There was a while when the cover of Daisy Jones & The Six felt as famous as its fictional rock star: the gap-toothed pout and tumbling curls of the rainbow-coloured woman on the front of Taylor Jenkins Reid’s novel popped up on Instagram and in bookshop windows alike.
Fast-forward a couple of years and Reid has traded the hedonism of the 1970s for the excess of the Eighties. Malibu Rising re-invents the family saga, hopping through time to climax in one freewheeling evening, when the four beautiful and glamorous Riva siblings – models, photographers and pro surfers – collide with devastating effect.
Daisy Jones & The Six ended up with three different covers: one for hardback (designed by Lauren Wakefield), two for paperback – and Henry Petrides, Senior Designer at Cornerstone, created most of them. He also created the dreamy seascape that introduces the reader to Malibu Rising.
“I started working on it in the very first lockdown, and it was a nice way of escaping an April trapped inside – looking at loads of pictures of amazing beaches and sunsets and stuff,” he jokes. The Pacific Ocean – and its nearby Pacific Coast Highway is a consistent backdrop to the events of the novel. Reid’s characters wake up to it, bond in its waters, escape their troubles on its waves and betray one another on its shores. The house they grew up in was literally on the beach, the source of the sand that gathered in bathroom.
Petrides knew he wanted to evoke the Eighties at a glance with Malibu Rising’s cover, but finding the right references took some research. “There were some versions which were more lurid, they started to look like old Athena posters,” he says. “A bit too Eighties! So I stripped it back again.” He looked to the colourful abstract portraits airbrush artists Peter Sato and Richard Bernstein, who portrayed stars such as Madonna and Grace Jones in bright hues. “I wanted to infuse the cover for Malibu Rising with a similar soft-focus quality and vivid colour palette,” Petrides says.
The result is something candy-coloured and dreamy; I tell Petrides that the combination reminds me of the bike my mum rode in the late 80s. “Yeah, exactly! That’s what I was really trying to do,” he says, referencing a cartoon from the era called Jem and the Holograms. “I became obsessed with it years ago because it’s really camp and silly but also has an amazing colour palette – the pink and the turquoise were guiding me.”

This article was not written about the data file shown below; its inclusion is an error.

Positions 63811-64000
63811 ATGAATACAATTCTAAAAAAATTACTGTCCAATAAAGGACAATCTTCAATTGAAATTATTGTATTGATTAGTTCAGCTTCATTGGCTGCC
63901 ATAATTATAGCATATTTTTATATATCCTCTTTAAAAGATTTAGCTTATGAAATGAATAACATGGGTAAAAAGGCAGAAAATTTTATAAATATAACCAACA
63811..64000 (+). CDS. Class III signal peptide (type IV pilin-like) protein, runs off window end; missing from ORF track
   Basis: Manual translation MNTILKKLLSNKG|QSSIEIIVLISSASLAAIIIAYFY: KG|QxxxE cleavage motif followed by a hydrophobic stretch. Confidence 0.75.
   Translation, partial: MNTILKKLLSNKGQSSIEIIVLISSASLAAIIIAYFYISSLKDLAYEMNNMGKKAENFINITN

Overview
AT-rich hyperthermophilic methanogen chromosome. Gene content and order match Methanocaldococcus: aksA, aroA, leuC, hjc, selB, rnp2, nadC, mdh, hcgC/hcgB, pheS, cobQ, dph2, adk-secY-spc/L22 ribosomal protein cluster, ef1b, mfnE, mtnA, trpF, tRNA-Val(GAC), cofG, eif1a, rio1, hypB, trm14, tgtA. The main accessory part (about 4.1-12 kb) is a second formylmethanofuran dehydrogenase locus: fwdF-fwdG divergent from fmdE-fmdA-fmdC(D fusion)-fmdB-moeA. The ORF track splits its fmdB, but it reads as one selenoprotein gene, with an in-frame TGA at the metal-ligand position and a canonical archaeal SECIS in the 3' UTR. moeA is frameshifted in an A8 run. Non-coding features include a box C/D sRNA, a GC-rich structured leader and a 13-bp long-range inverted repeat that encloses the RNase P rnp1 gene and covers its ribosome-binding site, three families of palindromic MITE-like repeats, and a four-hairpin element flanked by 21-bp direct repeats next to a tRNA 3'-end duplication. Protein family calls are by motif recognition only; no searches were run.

Some earlier designs referenced Jenkins’ characters more specifically, with the face and the figure of a blonde woman – central big sister Nina – but in the end, the waves were left to speak for themselves, with the silhouettes of four gulls in the sky representing the four Riva siblings.
What makes Daisy Jones & The Six and Malibu Rising look somehow related themselves, I’d argue, is the typeface on the font: serif and imposing, both titles and author names are irresistible on the covers. “It was hard to find a font that had an Eighties feel but wasn’t too techno or neon,” says Petrides. “Originally I was looking at that 80s handwritten scrawl and tried some hand-painted things, but it looked too much of a pastiche. In the end, I found this one which linked to Daisy Jones but isn’t quite as , but it's not the same, but it's not quite as Seventies, and has its own character. The serif just made it feel a bit warmer.”
Finally, Petrides added one final touch: “I decided to have the flaps and the endpapers in a similar tone of turquoise, so that when you opened the book it was as if you had plunged in to the ocean that foams at the bottom of the jacket.” Surf’s up!
Taylor Jenkins Reid was a guest on The Penguin Podcast this week. Listen to her interview below.